Chevron Chemical Co. LLC of Houston is venturing into the enhanced polyethylene market by licensing Energx-brand technology from Eastman Chemical Co.
Eastman, based in Kingsport, Tenn., introduced Energx in 1997 and has used it to produce Hifor-brand linear low density PE and Mxsten-brand plastomers at its Longview, Texas, facility. Hifor LLDPE demand prompted Eastman to add 80 million pounds of capacity at the site last year. Mxsten plastomer production is not included in the deal.
The technology can be used in gas-phase LLDPE facilities to produce high-performance LLDPE and high density PE. Chevron plans to use the technology at its Baytown, Texas, plant.
Chevron is the first official licensee of Eastman's Energx line, but Eastman's Jim Caldwell said his firm hopes to announce a second licensee by the end of the year.
Caldwell described LLDPE made with Energx as a ``super-strength, hexene-based'' material that can compete with metallocene-enhanced PEs produced by Dow Chemical Co. and Exxon Chemical Co.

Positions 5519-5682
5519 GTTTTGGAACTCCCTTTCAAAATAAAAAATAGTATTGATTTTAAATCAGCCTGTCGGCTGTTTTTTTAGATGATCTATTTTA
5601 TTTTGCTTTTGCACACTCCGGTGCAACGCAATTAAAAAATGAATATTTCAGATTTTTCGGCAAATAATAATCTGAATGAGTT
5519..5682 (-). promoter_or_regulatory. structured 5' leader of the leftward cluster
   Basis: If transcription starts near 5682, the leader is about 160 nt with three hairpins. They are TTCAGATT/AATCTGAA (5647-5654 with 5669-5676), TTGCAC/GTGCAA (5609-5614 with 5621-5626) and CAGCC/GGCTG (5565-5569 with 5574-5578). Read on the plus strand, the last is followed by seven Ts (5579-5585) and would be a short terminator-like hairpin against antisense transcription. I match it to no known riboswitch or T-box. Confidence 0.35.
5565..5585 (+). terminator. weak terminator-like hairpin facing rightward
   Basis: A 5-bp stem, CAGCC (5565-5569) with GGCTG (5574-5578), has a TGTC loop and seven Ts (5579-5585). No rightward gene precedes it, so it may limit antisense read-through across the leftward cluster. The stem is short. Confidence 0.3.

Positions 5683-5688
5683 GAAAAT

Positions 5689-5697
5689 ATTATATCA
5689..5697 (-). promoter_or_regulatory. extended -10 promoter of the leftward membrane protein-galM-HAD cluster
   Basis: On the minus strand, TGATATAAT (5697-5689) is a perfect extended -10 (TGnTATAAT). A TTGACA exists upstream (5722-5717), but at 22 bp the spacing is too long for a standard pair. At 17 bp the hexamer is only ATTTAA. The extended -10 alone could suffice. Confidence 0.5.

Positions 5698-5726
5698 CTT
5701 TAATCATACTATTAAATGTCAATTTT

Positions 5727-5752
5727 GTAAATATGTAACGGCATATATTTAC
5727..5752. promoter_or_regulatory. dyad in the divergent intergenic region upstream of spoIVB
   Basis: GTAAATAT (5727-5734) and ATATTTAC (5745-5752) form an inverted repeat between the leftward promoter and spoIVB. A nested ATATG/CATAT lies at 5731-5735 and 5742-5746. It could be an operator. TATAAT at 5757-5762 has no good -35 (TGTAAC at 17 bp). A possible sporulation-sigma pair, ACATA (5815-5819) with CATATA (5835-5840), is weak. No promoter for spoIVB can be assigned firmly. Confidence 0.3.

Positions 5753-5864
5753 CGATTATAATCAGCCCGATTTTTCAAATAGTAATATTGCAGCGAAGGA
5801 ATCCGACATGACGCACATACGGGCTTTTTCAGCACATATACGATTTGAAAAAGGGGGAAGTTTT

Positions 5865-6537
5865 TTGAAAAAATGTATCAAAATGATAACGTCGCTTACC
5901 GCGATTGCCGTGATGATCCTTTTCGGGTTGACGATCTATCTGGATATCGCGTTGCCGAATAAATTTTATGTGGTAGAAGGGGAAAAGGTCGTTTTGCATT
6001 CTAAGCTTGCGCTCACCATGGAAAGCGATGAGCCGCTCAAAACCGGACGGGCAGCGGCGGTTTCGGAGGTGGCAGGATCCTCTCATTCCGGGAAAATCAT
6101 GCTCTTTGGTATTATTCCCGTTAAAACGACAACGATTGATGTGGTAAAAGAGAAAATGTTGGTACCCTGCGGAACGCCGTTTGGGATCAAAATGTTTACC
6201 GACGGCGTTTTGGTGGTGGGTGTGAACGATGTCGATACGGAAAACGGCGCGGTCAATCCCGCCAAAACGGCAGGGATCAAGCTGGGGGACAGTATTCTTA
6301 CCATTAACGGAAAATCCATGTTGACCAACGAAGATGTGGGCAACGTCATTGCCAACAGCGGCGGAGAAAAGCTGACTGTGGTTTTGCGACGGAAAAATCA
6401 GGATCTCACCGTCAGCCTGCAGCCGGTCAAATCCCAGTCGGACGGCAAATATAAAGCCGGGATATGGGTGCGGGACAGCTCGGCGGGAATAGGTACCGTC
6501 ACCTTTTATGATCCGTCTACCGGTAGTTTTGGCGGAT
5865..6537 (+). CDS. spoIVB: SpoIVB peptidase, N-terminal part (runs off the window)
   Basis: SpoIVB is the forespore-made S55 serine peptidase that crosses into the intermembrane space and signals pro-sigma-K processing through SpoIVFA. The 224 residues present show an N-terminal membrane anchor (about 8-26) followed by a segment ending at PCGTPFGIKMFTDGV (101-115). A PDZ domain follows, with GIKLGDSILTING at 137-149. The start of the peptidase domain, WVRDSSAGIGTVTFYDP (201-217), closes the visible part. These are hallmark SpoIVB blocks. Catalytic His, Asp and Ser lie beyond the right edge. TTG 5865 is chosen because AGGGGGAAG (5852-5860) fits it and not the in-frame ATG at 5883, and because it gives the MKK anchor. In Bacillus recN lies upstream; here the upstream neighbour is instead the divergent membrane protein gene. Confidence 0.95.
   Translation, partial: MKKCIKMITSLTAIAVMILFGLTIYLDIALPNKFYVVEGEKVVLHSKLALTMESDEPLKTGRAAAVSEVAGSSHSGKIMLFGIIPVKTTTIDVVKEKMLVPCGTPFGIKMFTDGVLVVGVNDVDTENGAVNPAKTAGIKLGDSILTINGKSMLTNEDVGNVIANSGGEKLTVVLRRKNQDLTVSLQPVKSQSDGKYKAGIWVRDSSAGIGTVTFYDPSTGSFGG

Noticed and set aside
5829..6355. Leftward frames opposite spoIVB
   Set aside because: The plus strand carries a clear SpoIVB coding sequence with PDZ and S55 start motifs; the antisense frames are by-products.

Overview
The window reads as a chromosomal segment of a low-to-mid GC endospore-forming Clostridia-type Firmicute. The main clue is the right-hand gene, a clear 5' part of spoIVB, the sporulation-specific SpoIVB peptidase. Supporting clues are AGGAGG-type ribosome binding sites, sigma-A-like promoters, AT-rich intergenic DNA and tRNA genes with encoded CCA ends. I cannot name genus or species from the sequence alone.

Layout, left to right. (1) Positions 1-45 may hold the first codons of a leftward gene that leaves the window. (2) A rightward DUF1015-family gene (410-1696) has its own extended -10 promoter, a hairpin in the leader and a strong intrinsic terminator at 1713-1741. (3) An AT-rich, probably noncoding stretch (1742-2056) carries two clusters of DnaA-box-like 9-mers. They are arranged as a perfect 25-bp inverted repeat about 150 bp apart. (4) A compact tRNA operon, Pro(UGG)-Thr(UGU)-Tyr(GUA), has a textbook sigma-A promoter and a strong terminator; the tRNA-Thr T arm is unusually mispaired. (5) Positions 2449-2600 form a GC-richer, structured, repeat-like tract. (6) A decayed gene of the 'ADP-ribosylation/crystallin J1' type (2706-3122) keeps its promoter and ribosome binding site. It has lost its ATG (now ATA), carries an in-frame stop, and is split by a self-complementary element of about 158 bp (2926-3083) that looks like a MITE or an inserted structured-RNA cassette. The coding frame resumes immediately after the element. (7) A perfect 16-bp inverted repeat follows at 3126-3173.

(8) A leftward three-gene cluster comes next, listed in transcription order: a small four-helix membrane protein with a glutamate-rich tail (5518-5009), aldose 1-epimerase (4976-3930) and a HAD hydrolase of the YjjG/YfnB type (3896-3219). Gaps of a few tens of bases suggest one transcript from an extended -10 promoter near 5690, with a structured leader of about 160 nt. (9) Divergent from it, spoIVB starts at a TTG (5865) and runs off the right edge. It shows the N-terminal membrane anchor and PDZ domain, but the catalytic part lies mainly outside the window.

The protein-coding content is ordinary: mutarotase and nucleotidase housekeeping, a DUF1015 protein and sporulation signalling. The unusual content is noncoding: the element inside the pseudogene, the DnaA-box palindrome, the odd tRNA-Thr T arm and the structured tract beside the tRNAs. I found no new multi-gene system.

``Metallocenes tend to be excellent in specific properties but deficient in others,'' said Caldwell, marketing director for Eastman's global technology ventures. ``Our technology offers more balance. it can give better dart strength but also better tear strength.''
PE made through Energx is aimed at packaging snacks, frozen foods, produce, baked goods, meats and cheese, as well as high-strength industrial applications.
Eastman selected Chevron from several global candidates because Chevron's strategy matched up well with Eastman's technology offering, Caldwell said.
Caldwell added that the recent trough in PE pricing — which remains below early-1998 levels in spite of recent upswings — may lead processors to try new materials such as enhanced PEs.
``In a down cycle, prices of all grades get compressed, so if a processor wants to experiment, there may be less of a penalty than when prices are high,'' he said.
Chevron ranks third in North American LDPE production (9.7 percent of the market), sixth in HDPE (7.5 percent) and eighth in LLDPE (3.3 percent). Eastman ranks fifth in North American LDPE (6.8 percent) and 10th in LLDPE (2.8 percent).